There was a small story in yesterday's paper that caught my attention. It refers to a PBS show Wall $treet Week with Fortune (the transcript of which is here), on which Matthew Kiernan of Innovest Strategic Value Advisers argued that socially responsible firms offer better returns to investors:
[W]e know from all our Wall Street friends that management quality is the number one driver of financial performance by companies, and for us a company's ability to manage that swirling constellation of environmental and social issues better than their competitors is simply a proxy for superior strategic management. And show me a better managed company, I'll probably show you a financial out-performer as well.
The programme also interviewed Jeffret Immelt, GE’s CEO, about a project the company is undertaking in Ghana (building a hospital in a remote town) and asked him why they had done this:
You can't create commerce, but you can create citizenship. In other words, I can't go create a customer, put them right down in the middle of Ghana -- someday I can -- but I do know how to be a good citizen and I do think we can learn from this experience so that we can decide how to approach Africa over time. And there's going to be oil and gas projects and other projects that are in Sub-Saharan Africa and we're going to be in a better position to understand how to do business in those economies.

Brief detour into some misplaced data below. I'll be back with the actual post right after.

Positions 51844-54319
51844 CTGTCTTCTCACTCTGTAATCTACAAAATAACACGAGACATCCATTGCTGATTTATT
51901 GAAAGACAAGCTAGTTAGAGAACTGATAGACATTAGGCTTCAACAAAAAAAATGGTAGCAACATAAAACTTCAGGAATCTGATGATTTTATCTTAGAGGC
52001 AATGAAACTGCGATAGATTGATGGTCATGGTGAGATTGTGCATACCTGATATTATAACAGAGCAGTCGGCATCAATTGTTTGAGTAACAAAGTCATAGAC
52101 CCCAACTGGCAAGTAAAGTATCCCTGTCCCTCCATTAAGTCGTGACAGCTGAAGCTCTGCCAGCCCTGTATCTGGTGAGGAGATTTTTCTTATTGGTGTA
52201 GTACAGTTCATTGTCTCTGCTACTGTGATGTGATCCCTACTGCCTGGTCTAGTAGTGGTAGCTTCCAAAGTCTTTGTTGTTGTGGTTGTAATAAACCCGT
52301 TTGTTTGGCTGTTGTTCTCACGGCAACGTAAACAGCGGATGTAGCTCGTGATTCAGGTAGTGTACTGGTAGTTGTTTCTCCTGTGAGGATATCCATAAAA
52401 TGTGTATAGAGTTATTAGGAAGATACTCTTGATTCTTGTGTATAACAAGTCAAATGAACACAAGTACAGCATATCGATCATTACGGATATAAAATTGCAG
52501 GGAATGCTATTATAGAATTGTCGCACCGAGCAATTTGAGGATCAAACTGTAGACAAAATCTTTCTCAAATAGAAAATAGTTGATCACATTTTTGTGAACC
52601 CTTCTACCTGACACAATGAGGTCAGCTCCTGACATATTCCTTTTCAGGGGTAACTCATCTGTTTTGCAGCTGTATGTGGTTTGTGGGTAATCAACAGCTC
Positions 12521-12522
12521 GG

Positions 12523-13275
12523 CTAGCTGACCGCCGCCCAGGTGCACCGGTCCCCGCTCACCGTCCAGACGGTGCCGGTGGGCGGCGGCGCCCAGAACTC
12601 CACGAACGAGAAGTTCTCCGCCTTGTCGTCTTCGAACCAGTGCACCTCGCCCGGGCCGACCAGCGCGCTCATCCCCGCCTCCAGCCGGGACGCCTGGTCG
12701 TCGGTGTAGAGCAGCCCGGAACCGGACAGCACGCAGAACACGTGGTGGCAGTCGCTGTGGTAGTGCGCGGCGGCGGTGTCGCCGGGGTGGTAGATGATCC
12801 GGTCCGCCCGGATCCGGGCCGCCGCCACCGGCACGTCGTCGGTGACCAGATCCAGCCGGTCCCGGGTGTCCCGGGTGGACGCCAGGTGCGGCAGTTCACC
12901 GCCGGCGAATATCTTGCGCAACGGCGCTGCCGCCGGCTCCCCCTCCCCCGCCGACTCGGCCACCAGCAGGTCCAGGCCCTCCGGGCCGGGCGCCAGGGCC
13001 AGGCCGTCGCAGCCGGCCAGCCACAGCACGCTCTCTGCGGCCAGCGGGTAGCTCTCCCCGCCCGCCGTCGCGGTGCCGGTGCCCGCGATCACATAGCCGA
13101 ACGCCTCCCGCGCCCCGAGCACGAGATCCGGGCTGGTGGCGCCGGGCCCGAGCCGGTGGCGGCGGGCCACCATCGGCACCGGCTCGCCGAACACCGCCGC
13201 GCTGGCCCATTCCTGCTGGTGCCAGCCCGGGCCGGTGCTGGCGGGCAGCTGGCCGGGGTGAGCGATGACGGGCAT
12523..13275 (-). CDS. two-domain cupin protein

In other words, companies cannot exist in isolation and ignore the communities in which they operate (or hope to operate in the future). Good management knows that behaving responsibly helps employee satisfaction (which in turn almost always improves customer satisfaction) and that it improves their public image. Although we are talking about intangibles, they do impact the bottom line in a positive way.
So whilst it might be intellectually attractive to argue that companies should always choose profitability over popularity, it doesn’t mean that it makes sense in the real world. What I find encouraging about the Hunghom Peninsula business is that some Hong Kong companies are starting to think in the same way as some of the most admired companies worldwide.